You Are What You Read

Reviews of books as I read them. This is basically a (web)log of books I've read.

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Location: Lawrenceville, Georgia, United States

I am a DBA/database analyst by day, full time father on evenings and weekends.

Saturday, October 03, 2009

Way with Words II: Approaches to Literature

Way with Words II: Approaches to Literature is another Modern Scholar course by Professor Michael Drout, the creator of courses on the history of the English language and Chaucer. Professor Drout starts by covering the elements of literature and how the work together: language, author, text, and reader. He points out that since language is constantly evolving, the interpretation of texts are always changing. He discusses author theory and the question of whether a text is better because we know it's by a particular author. There's also the question of how the knowledge we have of an author affects our interpretation.

Drout talks about the forms of poetry and how to break down a poem into its elements: feet, lines, stanzas. Then he talks about literature and the mind before transitioning into postmodernism. Even though he talks about several different elements of postmodernism, I'm not sure I came away with any more understanding than I started with.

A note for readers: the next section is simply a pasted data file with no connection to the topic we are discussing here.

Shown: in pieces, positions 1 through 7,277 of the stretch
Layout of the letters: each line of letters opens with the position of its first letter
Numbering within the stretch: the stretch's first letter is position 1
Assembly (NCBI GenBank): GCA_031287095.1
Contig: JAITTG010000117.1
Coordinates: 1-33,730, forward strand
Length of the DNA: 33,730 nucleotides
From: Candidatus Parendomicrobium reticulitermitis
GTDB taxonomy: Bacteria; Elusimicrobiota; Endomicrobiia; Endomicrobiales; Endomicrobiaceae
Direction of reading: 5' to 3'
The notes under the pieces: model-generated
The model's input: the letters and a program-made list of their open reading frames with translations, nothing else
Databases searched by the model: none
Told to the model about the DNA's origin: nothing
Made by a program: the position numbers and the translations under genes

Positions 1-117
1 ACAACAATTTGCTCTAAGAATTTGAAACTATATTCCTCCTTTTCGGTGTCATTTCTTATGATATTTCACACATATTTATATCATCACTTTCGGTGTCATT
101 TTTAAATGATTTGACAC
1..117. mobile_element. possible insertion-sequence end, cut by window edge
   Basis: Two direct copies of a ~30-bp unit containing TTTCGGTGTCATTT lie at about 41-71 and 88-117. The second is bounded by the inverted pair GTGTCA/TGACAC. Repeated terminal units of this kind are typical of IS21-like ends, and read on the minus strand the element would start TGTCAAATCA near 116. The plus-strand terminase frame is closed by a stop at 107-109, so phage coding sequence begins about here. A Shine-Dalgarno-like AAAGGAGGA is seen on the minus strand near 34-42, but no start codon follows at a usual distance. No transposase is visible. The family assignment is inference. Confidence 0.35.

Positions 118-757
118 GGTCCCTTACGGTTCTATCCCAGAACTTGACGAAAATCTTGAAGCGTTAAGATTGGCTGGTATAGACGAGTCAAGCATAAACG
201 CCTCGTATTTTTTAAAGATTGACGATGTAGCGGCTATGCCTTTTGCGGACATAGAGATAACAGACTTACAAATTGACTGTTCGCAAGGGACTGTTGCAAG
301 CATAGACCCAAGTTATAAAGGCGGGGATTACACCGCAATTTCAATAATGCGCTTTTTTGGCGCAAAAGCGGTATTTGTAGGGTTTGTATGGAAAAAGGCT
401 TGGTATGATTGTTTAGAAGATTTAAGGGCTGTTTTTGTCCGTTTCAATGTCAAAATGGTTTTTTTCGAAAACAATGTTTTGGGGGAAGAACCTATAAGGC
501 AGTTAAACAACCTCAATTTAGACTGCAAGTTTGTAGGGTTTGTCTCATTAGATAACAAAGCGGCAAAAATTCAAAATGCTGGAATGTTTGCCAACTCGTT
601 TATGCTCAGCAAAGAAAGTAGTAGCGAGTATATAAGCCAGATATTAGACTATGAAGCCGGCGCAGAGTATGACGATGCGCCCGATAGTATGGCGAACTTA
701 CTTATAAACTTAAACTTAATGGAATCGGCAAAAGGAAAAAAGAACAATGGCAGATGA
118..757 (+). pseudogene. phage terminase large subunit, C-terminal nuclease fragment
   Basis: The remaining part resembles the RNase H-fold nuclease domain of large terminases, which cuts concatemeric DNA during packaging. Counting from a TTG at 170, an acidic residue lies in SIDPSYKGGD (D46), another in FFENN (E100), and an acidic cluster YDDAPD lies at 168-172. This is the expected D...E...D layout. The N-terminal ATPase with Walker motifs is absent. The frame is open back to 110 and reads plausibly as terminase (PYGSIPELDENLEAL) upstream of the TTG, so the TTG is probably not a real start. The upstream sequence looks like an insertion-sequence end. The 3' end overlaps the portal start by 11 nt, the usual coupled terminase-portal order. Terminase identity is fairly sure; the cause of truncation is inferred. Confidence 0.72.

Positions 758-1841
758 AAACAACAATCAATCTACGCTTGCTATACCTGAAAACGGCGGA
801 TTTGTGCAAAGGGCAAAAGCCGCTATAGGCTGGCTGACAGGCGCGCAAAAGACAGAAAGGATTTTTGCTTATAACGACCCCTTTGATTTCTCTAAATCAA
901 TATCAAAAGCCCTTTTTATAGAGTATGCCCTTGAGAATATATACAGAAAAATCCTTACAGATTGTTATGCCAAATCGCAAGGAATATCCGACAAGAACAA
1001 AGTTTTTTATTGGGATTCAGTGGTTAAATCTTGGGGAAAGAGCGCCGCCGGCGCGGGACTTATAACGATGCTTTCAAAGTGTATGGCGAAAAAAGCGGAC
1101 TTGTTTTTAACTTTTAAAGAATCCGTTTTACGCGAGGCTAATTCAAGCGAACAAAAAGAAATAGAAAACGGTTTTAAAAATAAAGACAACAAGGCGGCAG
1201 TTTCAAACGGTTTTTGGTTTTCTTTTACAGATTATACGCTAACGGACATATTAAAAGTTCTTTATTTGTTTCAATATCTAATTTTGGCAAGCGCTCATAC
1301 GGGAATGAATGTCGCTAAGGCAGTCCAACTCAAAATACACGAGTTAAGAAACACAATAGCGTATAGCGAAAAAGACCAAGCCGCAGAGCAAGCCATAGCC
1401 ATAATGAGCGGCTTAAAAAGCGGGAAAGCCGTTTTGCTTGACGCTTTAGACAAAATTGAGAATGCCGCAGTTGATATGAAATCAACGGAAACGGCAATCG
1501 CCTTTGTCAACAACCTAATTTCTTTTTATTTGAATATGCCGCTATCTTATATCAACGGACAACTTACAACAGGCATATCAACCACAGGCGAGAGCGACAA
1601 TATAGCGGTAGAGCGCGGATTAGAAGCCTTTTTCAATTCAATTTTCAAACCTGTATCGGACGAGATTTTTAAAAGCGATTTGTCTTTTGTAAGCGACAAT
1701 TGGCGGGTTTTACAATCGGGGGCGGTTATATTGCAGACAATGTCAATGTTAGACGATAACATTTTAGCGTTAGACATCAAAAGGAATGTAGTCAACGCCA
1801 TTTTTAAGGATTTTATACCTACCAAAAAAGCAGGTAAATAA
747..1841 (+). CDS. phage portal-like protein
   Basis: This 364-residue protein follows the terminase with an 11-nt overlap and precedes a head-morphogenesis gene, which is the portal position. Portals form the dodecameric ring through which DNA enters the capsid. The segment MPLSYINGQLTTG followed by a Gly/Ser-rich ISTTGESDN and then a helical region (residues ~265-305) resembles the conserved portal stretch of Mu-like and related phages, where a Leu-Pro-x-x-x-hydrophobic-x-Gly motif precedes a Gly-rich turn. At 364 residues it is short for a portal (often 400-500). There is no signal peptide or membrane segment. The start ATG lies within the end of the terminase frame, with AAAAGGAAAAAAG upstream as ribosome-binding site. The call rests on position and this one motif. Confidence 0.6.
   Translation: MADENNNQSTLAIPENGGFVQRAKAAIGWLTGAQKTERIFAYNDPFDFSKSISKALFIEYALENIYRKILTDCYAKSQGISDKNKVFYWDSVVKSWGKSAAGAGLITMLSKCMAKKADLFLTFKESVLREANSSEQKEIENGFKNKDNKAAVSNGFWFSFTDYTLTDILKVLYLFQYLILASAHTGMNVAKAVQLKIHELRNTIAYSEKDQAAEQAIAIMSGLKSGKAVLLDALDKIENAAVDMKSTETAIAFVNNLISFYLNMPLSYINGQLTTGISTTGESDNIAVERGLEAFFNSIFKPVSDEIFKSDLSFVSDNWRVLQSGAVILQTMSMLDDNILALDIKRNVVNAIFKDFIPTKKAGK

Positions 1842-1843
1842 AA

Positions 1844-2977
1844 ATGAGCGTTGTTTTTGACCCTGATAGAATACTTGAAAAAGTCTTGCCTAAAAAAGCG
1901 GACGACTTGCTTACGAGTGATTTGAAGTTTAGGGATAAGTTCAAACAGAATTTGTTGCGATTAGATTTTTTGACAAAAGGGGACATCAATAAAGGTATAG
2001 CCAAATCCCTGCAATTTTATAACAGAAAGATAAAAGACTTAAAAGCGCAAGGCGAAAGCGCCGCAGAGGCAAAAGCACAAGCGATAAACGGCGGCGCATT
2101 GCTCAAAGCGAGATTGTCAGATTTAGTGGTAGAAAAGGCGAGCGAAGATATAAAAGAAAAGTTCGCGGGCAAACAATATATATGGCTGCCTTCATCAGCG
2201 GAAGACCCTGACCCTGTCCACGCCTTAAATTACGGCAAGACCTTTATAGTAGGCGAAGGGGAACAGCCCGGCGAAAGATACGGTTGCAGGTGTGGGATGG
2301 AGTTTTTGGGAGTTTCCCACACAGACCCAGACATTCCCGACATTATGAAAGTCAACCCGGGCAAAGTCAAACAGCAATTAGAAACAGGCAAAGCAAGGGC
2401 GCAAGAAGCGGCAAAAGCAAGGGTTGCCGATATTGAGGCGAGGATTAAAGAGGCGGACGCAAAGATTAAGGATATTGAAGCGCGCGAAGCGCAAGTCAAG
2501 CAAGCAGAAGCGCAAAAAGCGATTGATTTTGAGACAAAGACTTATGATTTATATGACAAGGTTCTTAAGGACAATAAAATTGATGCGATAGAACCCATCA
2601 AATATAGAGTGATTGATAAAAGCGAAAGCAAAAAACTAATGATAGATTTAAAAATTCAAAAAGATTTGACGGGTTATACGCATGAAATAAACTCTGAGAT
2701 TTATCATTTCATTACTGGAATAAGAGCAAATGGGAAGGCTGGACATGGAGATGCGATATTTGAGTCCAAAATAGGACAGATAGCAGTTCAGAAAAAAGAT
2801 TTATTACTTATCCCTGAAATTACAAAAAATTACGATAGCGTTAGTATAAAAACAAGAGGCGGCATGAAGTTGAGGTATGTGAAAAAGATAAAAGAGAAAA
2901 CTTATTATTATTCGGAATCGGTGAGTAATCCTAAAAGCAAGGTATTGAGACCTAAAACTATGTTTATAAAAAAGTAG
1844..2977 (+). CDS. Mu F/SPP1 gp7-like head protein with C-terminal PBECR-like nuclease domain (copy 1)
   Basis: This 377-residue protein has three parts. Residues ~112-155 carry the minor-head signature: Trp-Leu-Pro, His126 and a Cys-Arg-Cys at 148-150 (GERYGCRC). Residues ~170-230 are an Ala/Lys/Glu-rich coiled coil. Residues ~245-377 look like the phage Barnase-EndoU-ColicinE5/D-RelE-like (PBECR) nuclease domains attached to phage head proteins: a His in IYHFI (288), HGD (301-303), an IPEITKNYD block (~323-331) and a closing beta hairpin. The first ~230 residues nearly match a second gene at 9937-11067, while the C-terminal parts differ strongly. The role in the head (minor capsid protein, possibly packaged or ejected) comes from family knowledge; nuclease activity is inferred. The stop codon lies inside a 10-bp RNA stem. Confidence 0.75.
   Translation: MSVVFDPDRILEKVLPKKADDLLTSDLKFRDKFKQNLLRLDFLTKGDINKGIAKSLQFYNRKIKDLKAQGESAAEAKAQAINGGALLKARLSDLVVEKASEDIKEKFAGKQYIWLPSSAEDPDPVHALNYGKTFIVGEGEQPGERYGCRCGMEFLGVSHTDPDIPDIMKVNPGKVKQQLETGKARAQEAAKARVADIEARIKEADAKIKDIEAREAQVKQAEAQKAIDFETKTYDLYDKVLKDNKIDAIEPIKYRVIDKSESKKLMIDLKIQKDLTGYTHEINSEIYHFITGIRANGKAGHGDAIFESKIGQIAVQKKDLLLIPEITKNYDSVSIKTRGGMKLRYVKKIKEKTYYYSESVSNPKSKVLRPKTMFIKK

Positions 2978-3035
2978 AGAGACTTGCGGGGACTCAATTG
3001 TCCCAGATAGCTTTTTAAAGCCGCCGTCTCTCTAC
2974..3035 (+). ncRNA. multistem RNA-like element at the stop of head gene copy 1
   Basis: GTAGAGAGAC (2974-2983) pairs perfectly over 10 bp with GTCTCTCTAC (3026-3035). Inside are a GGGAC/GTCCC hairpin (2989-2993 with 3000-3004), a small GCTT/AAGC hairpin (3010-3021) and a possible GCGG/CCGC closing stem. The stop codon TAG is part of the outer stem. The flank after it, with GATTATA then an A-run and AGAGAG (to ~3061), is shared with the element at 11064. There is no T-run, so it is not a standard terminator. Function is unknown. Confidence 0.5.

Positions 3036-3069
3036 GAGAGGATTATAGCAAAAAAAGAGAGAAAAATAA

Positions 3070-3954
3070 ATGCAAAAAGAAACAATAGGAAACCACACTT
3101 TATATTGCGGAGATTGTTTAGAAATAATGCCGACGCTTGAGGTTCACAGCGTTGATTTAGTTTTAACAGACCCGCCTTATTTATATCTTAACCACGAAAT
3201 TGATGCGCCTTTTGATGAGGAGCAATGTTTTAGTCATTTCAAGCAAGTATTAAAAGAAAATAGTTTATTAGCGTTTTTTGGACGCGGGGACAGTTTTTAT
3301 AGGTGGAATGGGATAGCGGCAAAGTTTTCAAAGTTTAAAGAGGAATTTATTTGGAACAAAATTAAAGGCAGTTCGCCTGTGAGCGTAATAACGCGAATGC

After talking about cultural, political, and gender approaches to understanding literature, Drout launches a great analysis of the literary canon and and the meaning of literature. He does a good balancing act between the greats of literature and the lesser known works that may have been overlooked but are still worthy of out attention. Just because a text was not as popular in the past doesn't mean that we should ignore it now. There is however a strong argument for reading well-known works, since they influenced authors of their time and later in literature. In the last lecture Drout does a great job tying everything together, showing how literature builds our character and ties us to the rest of humanity. Drout also discusses his theory of how memes of culture blend and evolve over time. I found this theory interesting if not as revolutionary as he indicated.

I really enjoyed this course. Professor Drout covers many facets of reading literature and how it works to create impressions in our mind. Poetry, fiction and drama create entire worlds full of characters. That these characters sometimes seem more real to us that people we know is a testament to how much literature means to us. B+


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